Prior to European settlement, the Snohomish Basin Mitigation Bank (SBMB) was part of a large wetland complex along the Snoqualmie River that was hydrologically connected to the river through what is now called “Pearson Eddy”. In the early 1900’s the property was cleared, drained, and diked to allow for agricultural activities and most recently, dairy farming. Because of the naturally high water table, and constant back-watering and flooding from the Snoqualmie River, farming activities were not sustainable as constant pumping and draining of the property had to occur. As a result, the natural connection to the river and presence of historical wetlands made it a prime candidate for a large scale restoration project.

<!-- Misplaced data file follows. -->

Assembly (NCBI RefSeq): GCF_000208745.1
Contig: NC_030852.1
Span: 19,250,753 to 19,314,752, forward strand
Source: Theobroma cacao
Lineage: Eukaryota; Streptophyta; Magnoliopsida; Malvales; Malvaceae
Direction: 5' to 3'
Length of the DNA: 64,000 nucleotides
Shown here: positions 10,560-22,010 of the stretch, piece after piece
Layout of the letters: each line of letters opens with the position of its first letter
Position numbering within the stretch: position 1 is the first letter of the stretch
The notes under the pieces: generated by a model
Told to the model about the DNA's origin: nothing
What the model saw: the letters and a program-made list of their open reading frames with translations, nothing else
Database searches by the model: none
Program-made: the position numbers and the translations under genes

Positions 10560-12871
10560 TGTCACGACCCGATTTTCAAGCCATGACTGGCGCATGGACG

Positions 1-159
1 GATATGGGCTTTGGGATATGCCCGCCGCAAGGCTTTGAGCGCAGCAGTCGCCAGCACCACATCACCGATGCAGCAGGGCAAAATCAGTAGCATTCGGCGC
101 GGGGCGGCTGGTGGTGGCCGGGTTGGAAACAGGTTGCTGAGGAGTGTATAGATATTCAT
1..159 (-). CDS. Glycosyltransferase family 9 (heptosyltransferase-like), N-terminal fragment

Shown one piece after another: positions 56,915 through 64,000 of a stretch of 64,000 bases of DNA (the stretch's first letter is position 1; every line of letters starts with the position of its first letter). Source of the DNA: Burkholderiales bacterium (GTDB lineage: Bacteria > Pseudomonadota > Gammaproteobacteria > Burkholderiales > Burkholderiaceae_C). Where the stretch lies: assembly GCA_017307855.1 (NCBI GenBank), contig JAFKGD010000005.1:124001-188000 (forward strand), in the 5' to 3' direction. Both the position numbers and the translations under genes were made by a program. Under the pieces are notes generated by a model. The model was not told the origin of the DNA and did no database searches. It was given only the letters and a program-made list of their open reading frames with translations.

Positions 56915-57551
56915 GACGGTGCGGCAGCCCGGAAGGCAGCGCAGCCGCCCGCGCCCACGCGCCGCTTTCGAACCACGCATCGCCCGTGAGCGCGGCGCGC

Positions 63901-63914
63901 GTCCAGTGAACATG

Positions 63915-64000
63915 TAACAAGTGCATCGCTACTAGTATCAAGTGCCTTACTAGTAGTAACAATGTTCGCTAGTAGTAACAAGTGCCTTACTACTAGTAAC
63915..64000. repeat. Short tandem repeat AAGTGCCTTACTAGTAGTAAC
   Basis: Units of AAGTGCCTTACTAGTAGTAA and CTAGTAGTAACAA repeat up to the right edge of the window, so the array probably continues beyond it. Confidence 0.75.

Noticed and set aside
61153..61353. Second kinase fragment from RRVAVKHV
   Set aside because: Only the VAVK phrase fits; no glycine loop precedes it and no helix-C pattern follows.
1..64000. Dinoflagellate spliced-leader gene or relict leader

Since the project began in 2006, wetlands, riparian areas and adjoining upland habitats have been reestablished throughout the site. The diversity of habitats include riparian stream channel, aquatic bed, emergent, shrub and forested wetland habitats as well as floodplain upland areas. The SBMB offers compensatory wetland, stream, and buffer credit for Local, State and Federal permits when there are unavoidable impacts to aquatic areas within the bank’s service area. As part of the restoration work, off-channel rearing and refuge areas for salmon have been restored and reconnected to Pearson Eddy and the Snohomish Basin. Conservation Credits for improvements to salmon habitat are in the process of being evaluated.